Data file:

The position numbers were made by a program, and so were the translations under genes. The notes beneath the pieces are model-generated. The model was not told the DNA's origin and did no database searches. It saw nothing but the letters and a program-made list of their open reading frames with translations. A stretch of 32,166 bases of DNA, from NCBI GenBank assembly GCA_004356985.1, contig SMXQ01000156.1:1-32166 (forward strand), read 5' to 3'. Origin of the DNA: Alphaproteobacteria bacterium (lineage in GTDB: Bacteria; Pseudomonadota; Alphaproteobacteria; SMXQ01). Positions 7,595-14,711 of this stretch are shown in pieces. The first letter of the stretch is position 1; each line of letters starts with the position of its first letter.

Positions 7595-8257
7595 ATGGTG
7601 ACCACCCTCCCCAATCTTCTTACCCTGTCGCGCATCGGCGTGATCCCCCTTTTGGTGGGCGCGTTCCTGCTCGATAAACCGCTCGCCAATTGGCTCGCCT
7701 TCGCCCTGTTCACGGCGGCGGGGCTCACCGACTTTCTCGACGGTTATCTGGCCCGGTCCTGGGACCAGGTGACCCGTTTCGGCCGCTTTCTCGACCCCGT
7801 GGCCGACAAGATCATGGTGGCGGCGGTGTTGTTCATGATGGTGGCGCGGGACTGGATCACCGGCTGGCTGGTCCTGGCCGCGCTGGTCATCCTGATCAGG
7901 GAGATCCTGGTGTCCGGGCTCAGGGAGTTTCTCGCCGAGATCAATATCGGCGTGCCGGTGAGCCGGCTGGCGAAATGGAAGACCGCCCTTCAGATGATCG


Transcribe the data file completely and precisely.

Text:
The position numbers were made by a program, and so were the translations under genes. The notes beneath the pieces are model-generated. The model was not told the DNA's origin and did no database searches. It saw nothing but the letters and a program-made list of their open reading frames with translations. A stretch of 32,166 bases of DNA, from NCBI GenBank assembly GCA_004356985.1, contig SMXQ01000156.1:1-32166 (forward strand), read 5' to 3'. Origin of the DNA: Alphaproteobacteria bacterium (lineage in GTDB: Bacteria; Pseudomonadota; Alphaproteobacteria; SMXQ01). Positions 7,595-14,711 of this stretch are shown in pieces. The first letter of the stretch is position 1; each line of letters starts with the position of its first letter.

Positions 7595-8257
7595 ATGGTG
7601 ACCACCCTCCCCAATCTTCTTACCCTGTCGCGCATCGGCGTGATCCCCCTTTTGGTGGGCGCGTTCCTGCTCGATAAACCGCTCGCCAATTGGCTCGCCT
7701 TCGCCCTGTTCACGGCGGCGGGGCTCACCGACTTTCTCGACGGTTATCTGGCCCGGTCCTGGGACCAGGTGACCCGTTTCGGCCGCTTTCTCGACCCCGT
7801 GGCCGACAAGATCATGGTGGCGGCGGTGTTGTTCATGATGGTGGCGCGGGACTGGATCACCGGCTGGCTGGTCCTGGCCGCGCTGGTCATCCTGATCAGG
7901 GAGATCCTGGTGTCCGGGCTCAGGGAGTTTCTCGCCGAGATCAATATCGGCGTGCCGGTGAGCCGGCTGGCGAAATGGAAGACCGCCCTTCAGATGATCG